DiscovAIR will move beyond the current state of the art by combining multimodal profiling of lung tissue cells with a detailed spatial mapping of the identified cell states, 3D reconstruction of lung tissue architecture from transcriptionally defined cell states, in-depth molecular phenotyping of local cellular neighbourhoods and development of novel computational approaches to integrate the multimodal data of the spatial and the cellular branches of discovAIR.

First draft of the Lung Cell Atlas: delivering a blueprint for the Human Cell Atlas

The lung is a complex and highly structured organ, containing an extensive variety of cell types. Molecular phenotypes of lung cells are determined by their role in maintaining physical and immunological barrier functions or facilitating gas exchange, as well as by their location within the tissue architecture. Importantly, healthy lung tissue is available to a large number of research groups through bronchoscopy programs involving healthy volunteers and patients with lung disease, and from lung transplantation and resection programs. This combination of a highly ordered tissue architecture – facilitating the implementation of a common coordinate framework – and good community-wide availability of tissue makes lung especially well-suited as a lead organ for the HCA to develop the infrastructure, workflows and platforms needed for a community-driven mapping effort as laid down in the vision of the Human Cell Atlas consortium5. Consequently, atlases of both the airways and parenchymal lung tissue have been selected by the HCA consortium as a priority effort, with the potential for the Lung Cell Atlas to grow into one of the HCA Flagship projects6. The infrastructure, workflows and platforms developed by discovAIR – rooted within the HCA Lung working group – will serve as blueprints within the HCA community. Best practices and lessons learned from the Human Lung Cell Atlas delivered by the discovAIR project will empower the HCA to achieve its ambition of charting every cell in the healthy human body.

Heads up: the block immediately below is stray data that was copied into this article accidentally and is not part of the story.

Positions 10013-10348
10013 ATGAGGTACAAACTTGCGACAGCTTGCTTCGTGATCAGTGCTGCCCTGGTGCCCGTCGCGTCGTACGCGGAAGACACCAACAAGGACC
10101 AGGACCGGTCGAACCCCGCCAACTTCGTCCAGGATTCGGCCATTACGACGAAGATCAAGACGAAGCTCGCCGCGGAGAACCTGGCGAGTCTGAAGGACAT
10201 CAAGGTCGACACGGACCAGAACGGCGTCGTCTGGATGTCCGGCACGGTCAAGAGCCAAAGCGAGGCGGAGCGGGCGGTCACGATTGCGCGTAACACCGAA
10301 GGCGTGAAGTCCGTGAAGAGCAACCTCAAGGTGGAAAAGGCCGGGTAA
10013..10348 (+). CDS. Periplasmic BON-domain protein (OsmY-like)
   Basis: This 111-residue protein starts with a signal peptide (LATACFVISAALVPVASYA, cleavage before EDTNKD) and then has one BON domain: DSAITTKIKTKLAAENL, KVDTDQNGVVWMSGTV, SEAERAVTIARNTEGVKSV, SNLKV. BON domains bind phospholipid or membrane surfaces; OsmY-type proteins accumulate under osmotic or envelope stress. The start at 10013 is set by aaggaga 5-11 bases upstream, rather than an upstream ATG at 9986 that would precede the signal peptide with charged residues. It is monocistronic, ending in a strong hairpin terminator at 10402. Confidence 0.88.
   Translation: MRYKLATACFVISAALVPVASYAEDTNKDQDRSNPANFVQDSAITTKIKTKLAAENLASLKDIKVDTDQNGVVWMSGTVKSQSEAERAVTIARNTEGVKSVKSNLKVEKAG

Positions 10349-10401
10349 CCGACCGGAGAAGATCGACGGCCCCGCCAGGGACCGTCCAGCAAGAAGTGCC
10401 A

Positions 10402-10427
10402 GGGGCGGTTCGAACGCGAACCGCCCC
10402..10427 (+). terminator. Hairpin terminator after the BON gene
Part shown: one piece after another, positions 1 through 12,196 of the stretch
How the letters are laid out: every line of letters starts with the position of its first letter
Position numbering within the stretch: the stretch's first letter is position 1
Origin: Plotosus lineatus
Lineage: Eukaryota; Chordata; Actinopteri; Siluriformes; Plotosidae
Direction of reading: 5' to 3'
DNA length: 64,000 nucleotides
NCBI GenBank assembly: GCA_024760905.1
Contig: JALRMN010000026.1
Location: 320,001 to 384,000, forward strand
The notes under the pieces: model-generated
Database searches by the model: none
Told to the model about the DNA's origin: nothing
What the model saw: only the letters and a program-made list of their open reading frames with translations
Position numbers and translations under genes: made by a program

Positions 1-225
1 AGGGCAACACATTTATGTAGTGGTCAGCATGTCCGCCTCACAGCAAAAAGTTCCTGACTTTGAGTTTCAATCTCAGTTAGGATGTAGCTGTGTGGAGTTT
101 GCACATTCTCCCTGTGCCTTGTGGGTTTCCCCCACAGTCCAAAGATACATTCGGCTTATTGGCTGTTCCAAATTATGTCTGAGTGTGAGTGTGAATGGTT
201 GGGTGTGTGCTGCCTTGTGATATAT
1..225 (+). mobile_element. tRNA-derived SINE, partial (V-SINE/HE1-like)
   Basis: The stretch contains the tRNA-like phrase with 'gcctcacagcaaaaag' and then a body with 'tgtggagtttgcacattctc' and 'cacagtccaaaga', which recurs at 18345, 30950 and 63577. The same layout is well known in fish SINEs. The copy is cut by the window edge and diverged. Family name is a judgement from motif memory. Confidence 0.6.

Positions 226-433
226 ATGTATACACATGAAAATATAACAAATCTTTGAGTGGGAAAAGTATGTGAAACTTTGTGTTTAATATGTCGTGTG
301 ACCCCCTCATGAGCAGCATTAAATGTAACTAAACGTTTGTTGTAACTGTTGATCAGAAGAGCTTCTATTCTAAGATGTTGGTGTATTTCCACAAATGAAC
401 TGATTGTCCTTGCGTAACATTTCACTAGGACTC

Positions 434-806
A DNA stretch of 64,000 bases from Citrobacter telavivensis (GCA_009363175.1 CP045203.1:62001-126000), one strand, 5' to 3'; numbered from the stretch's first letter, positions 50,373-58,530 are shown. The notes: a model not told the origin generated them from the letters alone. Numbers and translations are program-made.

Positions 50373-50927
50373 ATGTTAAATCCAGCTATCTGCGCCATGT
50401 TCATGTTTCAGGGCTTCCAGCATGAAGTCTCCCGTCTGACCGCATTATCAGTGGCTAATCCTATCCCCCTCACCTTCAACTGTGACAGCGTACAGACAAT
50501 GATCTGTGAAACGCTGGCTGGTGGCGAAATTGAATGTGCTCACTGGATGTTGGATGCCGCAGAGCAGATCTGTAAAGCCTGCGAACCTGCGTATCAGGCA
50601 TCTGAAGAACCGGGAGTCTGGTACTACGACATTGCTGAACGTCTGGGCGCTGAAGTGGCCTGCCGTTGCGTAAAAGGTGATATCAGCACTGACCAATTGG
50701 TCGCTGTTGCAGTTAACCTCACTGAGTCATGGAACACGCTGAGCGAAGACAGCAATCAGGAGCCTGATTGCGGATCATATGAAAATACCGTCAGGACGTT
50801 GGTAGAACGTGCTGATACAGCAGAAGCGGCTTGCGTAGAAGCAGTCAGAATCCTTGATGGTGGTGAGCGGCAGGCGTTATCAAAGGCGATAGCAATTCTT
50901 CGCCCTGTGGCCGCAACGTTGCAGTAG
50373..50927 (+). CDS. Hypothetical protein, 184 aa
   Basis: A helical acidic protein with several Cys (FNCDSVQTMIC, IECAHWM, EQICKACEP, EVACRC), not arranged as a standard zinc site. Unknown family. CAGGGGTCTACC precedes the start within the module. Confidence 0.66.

The nuclear hypoxia-regulated NLUCAT1 long non-coding RNA contributes to an aggressive phenotype in lung adenocarcinoma through regulation of oxidative stress